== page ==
We made it to the due date and beyond. I still haven’t had real contractions. The movements are a stronger but nothing has been painful. We have been trying to see if we induce labor on our own, but this kid is stubborn (not sure where that comes from). We have been mall walking and walking around the neighborhood and even trying spicy foods.
Hopefully it’s not much longer till the baby arrives, but for sure I will be induced on the 11th.
How your baby’s growing:
It’s hard to say for sure how big your baby will be, but the average newborn weighs about 7 1/2 pounds (a small pumpkin) and is about 20 inches long. His skull bones are not yet fused, which allows them to overlap a bit if it’s a snug fit through the birth canal during labor. This so-called “molding” is the reason your baby’s noggin may look a little conehead-ish after birth. Rest assured — it’s normal and temporary.
How your life’s changing:
After months of anticipation, your due date rolls around, and… you’re still pregnant. It’s a frustrating, but common, situation in which to find yourself. You may not be as late as you think, especially if you’re relying solely on a due date calculated from the day of your last period because sometimes women ovulate later than expected. Even with reliable dating, some women have prolonged pregnancies for no apparent reason.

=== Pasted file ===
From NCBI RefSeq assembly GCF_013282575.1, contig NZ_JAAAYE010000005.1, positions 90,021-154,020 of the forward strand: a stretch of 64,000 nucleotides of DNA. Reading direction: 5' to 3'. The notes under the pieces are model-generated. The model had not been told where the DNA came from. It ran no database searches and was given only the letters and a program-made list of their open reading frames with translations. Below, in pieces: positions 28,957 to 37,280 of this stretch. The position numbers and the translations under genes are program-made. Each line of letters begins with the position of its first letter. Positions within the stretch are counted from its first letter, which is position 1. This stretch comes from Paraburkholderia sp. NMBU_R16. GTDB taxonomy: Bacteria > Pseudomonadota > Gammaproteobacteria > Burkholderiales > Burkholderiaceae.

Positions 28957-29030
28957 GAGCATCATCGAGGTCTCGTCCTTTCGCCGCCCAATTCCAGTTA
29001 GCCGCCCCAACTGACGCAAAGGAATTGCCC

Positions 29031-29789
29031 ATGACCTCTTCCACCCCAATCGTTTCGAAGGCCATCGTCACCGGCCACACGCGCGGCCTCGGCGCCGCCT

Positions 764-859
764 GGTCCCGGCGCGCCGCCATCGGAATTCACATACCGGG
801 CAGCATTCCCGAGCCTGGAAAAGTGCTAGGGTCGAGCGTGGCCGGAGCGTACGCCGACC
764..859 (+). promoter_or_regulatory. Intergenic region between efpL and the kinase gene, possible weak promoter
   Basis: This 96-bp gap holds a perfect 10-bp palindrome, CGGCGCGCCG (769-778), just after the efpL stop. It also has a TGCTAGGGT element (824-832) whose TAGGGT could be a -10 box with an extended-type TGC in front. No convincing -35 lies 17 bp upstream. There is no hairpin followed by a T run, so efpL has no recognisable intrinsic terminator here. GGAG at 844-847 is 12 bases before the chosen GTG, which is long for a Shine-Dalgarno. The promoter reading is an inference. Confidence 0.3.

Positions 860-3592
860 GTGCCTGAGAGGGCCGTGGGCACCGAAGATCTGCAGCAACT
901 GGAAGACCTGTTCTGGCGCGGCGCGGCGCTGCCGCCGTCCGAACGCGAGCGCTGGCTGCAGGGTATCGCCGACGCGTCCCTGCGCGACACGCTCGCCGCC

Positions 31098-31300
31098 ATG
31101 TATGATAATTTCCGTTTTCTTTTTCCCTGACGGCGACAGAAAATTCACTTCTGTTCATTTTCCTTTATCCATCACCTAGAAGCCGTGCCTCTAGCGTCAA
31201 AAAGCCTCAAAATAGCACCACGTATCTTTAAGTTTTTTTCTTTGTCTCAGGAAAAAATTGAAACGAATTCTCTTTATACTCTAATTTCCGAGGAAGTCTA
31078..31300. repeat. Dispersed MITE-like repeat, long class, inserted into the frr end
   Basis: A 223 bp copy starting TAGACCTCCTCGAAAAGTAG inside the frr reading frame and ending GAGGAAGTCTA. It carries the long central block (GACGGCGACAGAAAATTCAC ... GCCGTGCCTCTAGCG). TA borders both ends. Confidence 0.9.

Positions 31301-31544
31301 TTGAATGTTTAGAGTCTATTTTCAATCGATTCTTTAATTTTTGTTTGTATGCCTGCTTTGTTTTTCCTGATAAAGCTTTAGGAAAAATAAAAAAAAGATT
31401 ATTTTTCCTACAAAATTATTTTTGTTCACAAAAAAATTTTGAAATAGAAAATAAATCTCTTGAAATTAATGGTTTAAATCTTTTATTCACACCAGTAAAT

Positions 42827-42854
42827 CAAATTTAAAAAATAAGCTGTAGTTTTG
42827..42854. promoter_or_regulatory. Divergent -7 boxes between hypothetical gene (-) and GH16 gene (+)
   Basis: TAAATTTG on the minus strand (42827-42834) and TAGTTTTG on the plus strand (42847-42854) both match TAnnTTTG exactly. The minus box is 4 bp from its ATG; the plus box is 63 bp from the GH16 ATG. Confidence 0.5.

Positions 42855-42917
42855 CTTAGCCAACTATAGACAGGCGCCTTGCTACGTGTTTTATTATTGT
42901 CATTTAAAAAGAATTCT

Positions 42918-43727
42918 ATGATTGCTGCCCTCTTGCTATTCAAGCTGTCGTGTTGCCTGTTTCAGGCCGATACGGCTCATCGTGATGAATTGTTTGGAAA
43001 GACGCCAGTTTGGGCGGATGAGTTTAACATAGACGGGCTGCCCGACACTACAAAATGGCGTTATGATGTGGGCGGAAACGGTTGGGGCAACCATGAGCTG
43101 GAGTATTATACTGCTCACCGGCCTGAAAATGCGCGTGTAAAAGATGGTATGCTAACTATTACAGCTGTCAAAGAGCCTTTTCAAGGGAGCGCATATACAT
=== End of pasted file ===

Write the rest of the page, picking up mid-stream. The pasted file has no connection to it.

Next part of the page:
You still have a couple of weeks before you’ll be considered “post-term.” But to be sure your baby is still thriving, your practitioner will schedule you for testing to keep an eye on her if your pregnancy continues.
You may have a biophysical profile (BPP), which consists of an ultrasound to look at your baby’s overall movements, breathing movements (movement of her chest muscles and diaphragm), and muscle tone (whether she opens and closes her hand or extends and then flexes her limbs), as well as the amount of amniotic fluid that surrounds her (important because it’s a reflection of how well the placenta is supporting your baby).
Fetal heart rate monitoring (called a nonstress test or NST) will generally be done as well — by itself or as part of the BPP. Or, you may have what’s known as a modified BPP, which consists of an NST and an ultrasound to assess the amount of amniotic fluid.
If the fetal testing isn’t reassuring — the amniotic fluid level is too low, for example — you’ll be induced. If there’s a serious, urgent problem, you may have an immediate c-section.
Your practitioner will also check your cervix to see if it’s “ripening.” Its position, how soft it is, how effaced (thinned out) it is, and how dilated (open) it is can all affect when and how your labor is induced. If you don’t go into labor on your own, you’ll be induced, usually sometime between 41 and 42 weeks.